What is stereo?

There are now two system of high fidelity, monophonic (monaural) and stereophonic. Monophonic is a system that starts from one microphone and is fed through a single high fidelity set. Stereophonic is a double system. Two separate microphones are placed at different sides of the orchestra and two different systems are used to keep the two signals or channels separated. Two separate speakers are used, placed on different sides of you room. Stereo is much like 3-D photography, two slightly different sound reach your ears giving you a new dimension in sound.

H.H. Scott '59

Garrard Zero Tonearm

 The Zero Tracking Error Tonearm
This Garrard invention expanded state-of-the-art.. It eliminates tracking error, one of the major causes of distortion. How tracking error was eliminated in a tonearm is one of the most meaningful chapters in the history of audio engineering. The idea is simple and straightforward. The offset head of a conventional tonearm cannot remain tangent to the record groove at all points on the record, … so why not hinge the head and make its offset angle variable?
 The execution of the idea required the creation of a hinged trapezoid (a kind of double arm). The brilliance of the engineering that went into this complex design is emphasized by the fact that both mass and friction have been kept as low as in the finest conventional arms, while completely eliminating tracking error.  That the project was worth the effort is apparent from the reviews which descended upon Garrard. Typical was the one from the prestigious Hirsch-Houck labs, as described in Julian D. Hirsch's "Product Test Reports" in Popular Electronics.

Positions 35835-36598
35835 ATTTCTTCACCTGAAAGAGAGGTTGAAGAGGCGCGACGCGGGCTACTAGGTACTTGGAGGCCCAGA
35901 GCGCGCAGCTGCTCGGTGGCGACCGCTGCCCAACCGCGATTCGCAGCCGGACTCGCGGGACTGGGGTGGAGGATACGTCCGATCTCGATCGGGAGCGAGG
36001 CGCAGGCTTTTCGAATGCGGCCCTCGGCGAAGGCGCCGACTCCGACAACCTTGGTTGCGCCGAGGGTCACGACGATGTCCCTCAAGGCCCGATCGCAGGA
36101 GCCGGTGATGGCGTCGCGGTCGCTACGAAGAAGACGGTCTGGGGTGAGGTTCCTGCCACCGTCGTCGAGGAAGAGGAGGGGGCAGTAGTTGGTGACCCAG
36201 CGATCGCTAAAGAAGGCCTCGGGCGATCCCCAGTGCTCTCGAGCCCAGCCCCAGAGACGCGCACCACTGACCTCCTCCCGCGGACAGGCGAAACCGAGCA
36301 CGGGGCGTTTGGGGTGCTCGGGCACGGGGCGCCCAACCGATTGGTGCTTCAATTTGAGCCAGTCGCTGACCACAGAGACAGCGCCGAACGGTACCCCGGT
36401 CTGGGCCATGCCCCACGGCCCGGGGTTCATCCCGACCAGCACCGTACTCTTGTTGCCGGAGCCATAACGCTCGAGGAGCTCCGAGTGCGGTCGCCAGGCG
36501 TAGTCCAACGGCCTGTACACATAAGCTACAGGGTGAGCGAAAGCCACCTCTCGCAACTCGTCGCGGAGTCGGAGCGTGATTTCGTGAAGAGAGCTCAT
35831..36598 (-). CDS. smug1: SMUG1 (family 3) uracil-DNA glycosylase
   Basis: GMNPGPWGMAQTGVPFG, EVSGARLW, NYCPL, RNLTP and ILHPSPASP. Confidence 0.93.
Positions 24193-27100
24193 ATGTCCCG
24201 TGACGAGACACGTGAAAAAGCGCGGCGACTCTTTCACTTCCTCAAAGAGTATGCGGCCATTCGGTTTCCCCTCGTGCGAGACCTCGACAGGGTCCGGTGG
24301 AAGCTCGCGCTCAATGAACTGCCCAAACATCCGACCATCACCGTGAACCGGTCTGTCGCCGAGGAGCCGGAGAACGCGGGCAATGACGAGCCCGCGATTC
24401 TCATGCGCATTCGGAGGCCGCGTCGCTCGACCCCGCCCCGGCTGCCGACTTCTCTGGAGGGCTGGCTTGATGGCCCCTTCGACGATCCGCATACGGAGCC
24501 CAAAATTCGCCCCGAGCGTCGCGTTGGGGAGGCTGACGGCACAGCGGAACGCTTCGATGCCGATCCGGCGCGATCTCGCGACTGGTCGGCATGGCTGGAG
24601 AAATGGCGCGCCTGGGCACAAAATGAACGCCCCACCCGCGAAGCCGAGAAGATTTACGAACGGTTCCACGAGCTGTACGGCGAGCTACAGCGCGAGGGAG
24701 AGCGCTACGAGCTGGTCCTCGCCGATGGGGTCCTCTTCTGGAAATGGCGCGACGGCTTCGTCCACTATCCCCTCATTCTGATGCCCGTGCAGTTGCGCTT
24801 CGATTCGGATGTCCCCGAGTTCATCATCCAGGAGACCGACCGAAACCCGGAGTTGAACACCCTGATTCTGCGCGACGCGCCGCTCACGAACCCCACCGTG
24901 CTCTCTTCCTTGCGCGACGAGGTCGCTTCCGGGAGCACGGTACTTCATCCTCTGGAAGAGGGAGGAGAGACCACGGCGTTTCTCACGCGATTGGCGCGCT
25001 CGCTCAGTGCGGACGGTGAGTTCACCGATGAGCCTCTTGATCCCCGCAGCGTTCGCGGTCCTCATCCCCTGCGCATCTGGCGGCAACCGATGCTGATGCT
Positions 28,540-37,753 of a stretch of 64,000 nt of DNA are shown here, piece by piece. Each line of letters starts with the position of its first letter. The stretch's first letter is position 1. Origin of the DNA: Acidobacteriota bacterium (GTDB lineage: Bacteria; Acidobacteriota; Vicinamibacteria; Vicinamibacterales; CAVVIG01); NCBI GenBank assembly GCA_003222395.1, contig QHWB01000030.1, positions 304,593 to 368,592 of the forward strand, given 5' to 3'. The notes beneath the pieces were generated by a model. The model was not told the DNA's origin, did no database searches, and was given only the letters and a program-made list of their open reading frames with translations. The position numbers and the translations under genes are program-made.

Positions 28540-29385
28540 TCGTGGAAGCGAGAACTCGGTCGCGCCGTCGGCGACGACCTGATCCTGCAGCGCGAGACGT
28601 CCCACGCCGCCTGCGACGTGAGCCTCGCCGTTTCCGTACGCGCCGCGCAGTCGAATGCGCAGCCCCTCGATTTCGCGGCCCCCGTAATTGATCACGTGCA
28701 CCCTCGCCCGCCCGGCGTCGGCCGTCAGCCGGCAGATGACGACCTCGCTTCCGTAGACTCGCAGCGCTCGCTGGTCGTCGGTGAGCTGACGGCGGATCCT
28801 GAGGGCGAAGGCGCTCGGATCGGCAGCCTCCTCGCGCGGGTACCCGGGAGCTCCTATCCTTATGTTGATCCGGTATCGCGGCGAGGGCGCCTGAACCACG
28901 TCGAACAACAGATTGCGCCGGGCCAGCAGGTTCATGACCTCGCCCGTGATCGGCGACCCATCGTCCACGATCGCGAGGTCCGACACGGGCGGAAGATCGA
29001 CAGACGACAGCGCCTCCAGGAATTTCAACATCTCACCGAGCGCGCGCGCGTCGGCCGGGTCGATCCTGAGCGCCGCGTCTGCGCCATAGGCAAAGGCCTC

''… tracking error was unmeasurably low (under 0,5 degree) over the entir record surface. The stylus force indications were very accurate, with less than .05 gram error at 1 and 2 gram settings and only 0,1 at 3 grams.  This tes, incidentally, established that the Zero 100SB arm, in spite of its multiple pivots, had negligible friction. As we see it, any cartridge made today can be operated in this arm at the lowest tracking force consistent with the design of the cartridge, without encountering difficulties of excessive arm friction.
The anti-skating calibration was correct for equal playback distortion in both channels (a very unusual occurrence among the many arms we have tested)
 It boasts high performance in its basic characteristics at a price that matches or betters other record players of comparable quality. For example, only a few of the most expensive direct-drive turntables we have tested have shown lower rumble than the Zero 100SB.
… we found the Garrard Zero 100SB to be one of the smoothest, easiest-to-use record players we have seen. All its basic operating controls and their functions be haved exactly as intended, with none of the "bugs" that so often afflict mechanical systems. For example, when the cartridge is installed and the arm balanced accordingto instructions, the unit is actually set up correctly, without additional adjustments with a stylus gauge and tracking error protractor to achieve optimum performance capablity."
Type:  Variable offset (zero tracking)
Balance:  Adjustable counterweight
Pivots:  precision-loaded ball bearings
Stylus Force Adjustment:  Sliding weight
Anti-skating Adjustment:  Magnetic, with spherical/ellipticaal calibration

Cue Control:  Viscous-damped for both lowering and lifting

Nessun commento:

Posta un commento